I just finished listening to the cast album of Metropolis for the second time this month after not listening to it for years. Certainly, having read up a bit about it too, it seems as though the technology required to run the set overwhelmed everything else in the original production and the critics certainly didn’t hold their punches in their criticism of the book, score and lyrics. Of course, the show is a hot mess, but not one that is unsalvagable by any means. My favourite songs in the score are “It’s Only Love/Bring on the Night”, “You are the Light” and “The Sun”. “One of Those Nights” also has a great deal going for it, despite the very obvious flubs in the lyrics. There is some great work in the “101.11” theme, which is again reprised in “50,000 Pounds of Power/One More Morning”. While there certainly is a prominent use of motifs, both musically and in the lyrics, the biggest problem I have with the score is its lack of coherence. There are so many competing musical styles here (power ballads, disco, folk, gospel and so on) that the show just doesn’t ever come together as the sum of its parts. The orchestrations don’t help either. One presumes that the synthesisers were meant to give the impression of futuristic technology back in the 1980s. Although I have my doubts about how convincing a ploy this actually was even back then, the synthesisers just sound hopelessly dated now.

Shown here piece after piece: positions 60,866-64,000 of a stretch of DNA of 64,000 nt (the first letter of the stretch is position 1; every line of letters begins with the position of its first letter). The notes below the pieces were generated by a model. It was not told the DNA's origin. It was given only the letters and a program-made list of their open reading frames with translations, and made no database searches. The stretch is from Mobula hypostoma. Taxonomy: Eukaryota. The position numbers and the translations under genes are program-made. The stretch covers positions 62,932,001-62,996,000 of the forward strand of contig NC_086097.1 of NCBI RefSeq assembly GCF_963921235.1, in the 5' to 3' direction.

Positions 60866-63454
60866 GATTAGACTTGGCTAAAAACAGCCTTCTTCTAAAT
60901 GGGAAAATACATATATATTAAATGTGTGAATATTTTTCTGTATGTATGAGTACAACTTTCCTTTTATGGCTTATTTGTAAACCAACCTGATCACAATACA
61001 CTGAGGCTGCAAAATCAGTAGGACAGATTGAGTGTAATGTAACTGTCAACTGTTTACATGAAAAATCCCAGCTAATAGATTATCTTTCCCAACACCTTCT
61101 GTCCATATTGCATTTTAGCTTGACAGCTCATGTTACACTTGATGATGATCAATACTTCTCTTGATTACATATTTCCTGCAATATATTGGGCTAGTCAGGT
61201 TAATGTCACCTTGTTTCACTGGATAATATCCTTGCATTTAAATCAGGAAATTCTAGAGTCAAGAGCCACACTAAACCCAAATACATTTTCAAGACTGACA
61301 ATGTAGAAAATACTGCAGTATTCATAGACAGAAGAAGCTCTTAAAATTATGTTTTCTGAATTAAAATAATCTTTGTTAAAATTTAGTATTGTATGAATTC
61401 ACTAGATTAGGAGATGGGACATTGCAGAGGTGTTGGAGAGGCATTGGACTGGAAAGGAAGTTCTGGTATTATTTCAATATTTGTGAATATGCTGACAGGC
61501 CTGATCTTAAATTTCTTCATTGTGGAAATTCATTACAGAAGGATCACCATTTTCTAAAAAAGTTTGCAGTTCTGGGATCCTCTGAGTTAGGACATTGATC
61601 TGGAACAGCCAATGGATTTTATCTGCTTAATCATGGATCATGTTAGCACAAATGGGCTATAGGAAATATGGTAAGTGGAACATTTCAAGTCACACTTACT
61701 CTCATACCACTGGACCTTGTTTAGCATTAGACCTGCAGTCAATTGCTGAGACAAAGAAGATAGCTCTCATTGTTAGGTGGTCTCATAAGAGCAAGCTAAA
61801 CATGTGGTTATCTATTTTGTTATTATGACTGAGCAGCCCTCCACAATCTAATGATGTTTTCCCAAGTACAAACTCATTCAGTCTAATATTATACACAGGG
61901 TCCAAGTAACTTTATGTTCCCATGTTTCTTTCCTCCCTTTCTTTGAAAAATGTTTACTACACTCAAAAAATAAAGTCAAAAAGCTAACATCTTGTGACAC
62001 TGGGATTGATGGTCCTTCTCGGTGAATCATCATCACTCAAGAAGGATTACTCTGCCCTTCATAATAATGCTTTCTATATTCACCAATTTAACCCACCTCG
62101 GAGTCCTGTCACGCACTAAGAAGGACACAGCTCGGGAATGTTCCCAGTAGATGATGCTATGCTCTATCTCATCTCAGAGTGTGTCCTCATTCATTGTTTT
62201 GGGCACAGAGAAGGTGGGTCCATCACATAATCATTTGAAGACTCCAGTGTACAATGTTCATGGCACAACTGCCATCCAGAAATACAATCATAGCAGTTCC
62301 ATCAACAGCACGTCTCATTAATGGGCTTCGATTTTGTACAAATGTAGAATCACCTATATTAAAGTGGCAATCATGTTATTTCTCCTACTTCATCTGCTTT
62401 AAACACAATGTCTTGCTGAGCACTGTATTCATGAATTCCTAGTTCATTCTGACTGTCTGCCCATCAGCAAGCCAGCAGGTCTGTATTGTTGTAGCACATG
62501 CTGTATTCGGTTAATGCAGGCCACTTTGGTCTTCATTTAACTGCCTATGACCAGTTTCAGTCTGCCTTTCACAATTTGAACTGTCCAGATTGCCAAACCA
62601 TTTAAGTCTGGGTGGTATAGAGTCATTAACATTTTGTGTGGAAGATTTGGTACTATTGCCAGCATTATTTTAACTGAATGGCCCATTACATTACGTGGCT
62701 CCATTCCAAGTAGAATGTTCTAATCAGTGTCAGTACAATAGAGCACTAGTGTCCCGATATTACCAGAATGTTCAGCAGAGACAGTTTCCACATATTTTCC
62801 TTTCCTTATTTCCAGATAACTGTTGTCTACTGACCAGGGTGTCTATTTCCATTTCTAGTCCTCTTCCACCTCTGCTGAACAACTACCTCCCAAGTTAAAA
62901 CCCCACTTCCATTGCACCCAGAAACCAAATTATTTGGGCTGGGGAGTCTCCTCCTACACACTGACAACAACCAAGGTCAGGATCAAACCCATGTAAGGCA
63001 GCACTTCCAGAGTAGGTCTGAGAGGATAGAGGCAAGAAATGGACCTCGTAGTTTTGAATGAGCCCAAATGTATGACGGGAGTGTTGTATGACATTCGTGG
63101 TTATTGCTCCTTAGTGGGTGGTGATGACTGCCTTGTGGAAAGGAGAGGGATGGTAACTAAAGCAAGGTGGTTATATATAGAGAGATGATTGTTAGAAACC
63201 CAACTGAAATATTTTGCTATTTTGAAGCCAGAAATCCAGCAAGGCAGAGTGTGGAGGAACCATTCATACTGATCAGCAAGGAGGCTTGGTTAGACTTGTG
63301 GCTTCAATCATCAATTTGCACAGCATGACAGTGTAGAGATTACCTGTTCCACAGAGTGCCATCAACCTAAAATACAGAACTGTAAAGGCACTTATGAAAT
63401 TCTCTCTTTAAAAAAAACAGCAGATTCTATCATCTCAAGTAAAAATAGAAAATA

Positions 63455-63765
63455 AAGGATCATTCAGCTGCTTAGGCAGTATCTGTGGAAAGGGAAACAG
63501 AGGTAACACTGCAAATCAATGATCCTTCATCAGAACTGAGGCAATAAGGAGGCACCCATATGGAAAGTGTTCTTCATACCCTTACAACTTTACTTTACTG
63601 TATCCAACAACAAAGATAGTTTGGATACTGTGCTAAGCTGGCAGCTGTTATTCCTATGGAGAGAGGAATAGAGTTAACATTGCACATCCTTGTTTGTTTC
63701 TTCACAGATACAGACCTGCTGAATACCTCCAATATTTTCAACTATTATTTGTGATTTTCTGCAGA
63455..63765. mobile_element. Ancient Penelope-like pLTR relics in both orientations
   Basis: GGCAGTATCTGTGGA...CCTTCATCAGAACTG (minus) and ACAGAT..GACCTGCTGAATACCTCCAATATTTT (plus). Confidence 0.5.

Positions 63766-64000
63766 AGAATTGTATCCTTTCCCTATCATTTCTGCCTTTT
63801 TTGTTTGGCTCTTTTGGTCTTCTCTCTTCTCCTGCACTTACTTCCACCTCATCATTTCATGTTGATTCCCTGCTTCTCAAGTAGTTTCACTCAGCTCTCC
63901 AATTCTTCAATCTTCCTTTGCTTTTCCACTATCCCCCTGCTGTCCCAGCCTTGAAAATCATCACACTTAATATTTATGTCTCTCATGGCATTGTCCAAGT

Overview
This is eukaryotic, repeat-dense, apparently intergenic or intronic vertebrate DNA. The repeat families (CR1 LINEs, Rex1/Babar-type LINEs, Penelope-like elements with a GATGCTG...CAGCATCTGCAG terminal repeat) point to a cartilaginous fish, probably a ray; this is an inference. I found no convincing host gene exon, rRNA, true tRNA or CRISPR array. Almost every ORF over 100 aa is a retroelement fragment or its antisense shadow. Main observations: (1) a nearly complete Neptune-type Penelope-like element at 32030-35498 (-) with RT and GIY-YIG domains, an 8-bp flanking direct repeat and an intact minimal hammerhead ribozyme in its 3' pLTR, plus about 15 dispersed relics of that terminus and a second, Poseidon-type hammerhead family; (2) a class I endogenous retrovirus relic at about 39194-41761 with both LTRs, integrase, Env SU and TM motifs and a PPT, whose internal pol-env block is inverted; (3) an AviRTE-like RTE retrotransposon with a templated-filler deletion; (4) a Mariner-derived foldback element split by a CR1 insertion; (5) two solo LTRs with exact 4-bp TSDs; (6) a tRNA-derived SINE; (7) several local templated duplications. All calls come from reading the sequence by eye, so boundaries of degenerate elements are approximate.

Certainly, a mainstream revival of the the show would need a thorough overhaul to address the problems of the show, but with the recent suicide of Joe Brooks, who was basically the driving creative force behind this show and relaive inactivity of lyricist Dusty Hughes, things look pretty bleak for a major revival of the show at this point. It’s great to have such a complete cast album, although I find the acting and singing incredibly uneven. A perfectly pitched Judy Kuhn is paired with a generic sounding and rather bland Graham Bickley. Brian Blessed soars so far over the top in his role that he’s basically out of sight. The accents are all over the place. Characters and actors get lost in all the noise made by the score. If this is any reflection of what the performances were like, it’s not hard to imagine why this was less than compelling back in the 1980s. Many a mediocre show has been saved by virtuoso performances, but – besides Kuhn – Metropolis doesn’t seem like it got it together in that area either. Kuhn sounds like she is busting her ass to try and hold things together, but it’s just not enough. Even so, Metropolis is an interesting listen if nothing else, that’s for sure.
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